Discussion in 'Coin Chat' started by jorglueke, Jun 8, 2019.
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There are plenty of 1964 Silver Dimes and Quarters?
while during those years they were also making clad coins of those dates.
And yes there are tons of 1964 dimes and quarters. (And nickels.)
64 dimes and quarters are not rare.
The mint kept making 1964 dimes and quarters well into 1965, and maybe 1966.
There is much more to the story. I will let others join in as I haven't finished my coffee.
Ah haha never mind then!
Who authorized the frozen date? I see it mentioned here https://www.ngccoin.com/news/article/711/ There must be a corresponding bill then
But it wasn't. They minted 90% silver in 1965
With a 64 date.
There are die varietys for 1964 that are collectible. One is the 64 Washington quarter with a type C reverse. This reverse was used on Quarters starting in 65.
Meanwhile, the price of silver steadily increased post-WWII. It gained 58% in 1945 and continued to increase in price to the early 1960s. It was artificially capped at the historic price of $1.29/oz by US government sales from 1963-1966 to discourage hoarding and/or melting of coins. The Coinage Act of 1965 ended the minting of silver dimes and quarters in the United States and debased the silver content of half dollars from 90% to 40%. Silver was eliminated from this coin in 1970. (Actually 1971 but w/e.)
So I think when there was a little silver value in coins higher than the face value, they went off of it.
The Coinage Act of 1965 is the legislation.
No. There was a seperate law passed in September 1964 that froze the date.
some little globs of silver called granules. If anyone has these granules,
I am sure the members of this forum would love to see them.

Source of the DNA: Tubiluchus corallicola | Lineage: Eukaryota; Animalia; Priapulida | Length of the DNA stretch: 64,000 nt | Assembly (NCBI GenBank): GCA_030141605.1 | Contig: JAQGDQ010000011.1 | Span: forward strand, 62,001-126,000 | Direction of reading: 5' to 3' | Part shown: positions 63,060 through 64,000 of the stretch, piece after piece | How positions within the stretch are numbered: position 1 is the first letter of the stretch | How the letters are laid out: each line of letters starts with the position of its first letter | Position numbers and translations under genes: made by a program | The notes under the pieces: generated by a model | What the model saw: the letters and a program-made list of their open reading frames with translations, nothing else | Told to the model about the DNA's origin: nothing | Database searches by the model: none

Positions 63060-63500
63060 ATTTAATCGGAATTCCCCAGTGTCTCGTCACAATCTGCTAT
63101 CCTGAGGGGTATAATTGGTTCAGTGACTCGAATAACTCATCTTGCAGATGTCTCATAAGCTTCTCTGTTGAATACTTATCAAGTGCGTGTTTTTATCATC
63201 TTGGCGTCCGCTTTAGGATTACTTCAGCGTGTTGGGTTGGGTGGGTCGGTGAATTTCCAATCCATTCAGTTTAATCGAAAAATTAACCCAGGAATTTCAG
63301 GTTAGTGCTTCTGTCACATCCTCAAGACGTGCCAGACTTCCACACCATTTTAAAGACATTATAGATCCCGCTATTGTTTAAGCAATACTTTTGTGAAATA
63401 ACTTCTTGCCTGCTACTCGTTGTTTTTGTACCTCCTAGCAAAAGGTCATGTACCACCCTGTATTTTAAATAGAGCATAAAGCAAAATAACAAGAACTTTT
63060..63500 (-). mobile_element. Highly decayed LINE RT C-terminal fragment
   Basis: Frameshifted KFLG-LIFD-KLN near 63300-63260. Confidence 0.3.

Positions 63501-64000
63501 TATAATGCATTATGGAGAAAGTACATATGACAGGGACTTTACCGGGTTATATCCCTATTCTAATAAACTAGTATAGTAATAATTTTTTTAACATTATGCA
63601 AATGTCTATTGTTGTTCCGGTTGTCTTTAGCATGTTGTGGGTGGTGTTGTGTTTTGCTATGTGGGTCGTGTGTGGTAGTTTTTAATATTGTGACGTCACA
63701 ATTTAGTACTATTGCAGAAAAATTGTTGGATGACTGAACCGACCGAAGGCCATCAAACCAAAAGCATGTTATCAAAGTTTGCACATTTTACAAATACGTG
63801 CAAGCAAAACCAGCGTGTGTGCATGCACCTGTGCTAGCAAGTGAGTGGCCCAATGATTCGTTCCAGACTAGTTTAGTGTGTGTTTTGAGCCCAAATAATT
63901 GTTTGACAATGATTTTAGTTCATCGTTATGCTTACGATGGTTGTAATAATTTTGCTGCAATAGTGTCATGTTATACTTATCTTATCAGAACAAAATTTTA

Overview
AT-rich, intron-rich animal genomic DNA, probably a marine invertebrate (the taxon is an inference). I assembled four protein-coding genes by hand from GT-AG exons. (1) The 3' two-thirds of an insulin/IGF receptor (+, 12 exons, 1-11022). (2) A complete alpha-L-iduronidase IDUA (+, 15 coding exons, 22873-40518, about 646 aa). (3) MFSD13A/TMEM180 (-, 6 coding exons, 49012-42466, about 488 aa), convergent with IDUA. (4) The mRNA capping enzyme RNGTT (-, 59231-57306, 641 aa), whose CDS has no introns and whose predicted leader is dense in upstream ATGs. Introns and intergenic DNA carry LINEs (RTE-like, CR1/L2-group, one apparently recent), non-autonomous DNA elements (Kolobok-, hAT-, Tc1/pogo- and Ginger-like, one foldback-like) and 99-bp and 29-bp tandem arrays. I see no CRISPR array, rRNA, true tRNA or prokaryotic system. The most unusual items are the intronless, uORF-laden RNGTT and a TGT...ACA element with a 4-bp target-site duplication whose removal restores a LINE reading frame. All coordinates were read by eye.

"In 1963, the House of Representatives passed PL88-36, repealing the Silver Purchase Act and instructing on the retirement of $1 silver certificates. The act was predicated by a prospective shortage of silver bullion. Certificate holders could exchange the print for silver dollar coins for approximately 10 months. In March 1964, Secretary of the Treasury C. Douglas Dillon stopped the issuance of coins, and, for the next four years, certificates were redeemable for silver granules. The redemption period for silver certificates ended in June 1968."
No, there wasn’t.
According to Wikipedia:
Section 101 of The Coinage Act of 1965 authorized the Secretary of the Treasury to issue dimes, quarters, and half dollars of clad composition, with the half dollar to be made of 40 percent silver. So long as there was a shortage of coins, the Mint could strike dimes, quarters, and half dollars from .900 silver, but this authority was to end once the secretary certified there was an adequate supply of the new coins in circulation, and in any event five years after the law was enacted (thus, ending July 23, 1970). During that five-year period, no standard silver dollars could be minted.
The provision of the law that allowed the continued striking of 90% coins stated that the dates on the silver coinage would remain 1964 and the clad would remain 1965 until the Treasury Secretary changed the date. The 1965 coins were struck into May of 1966.
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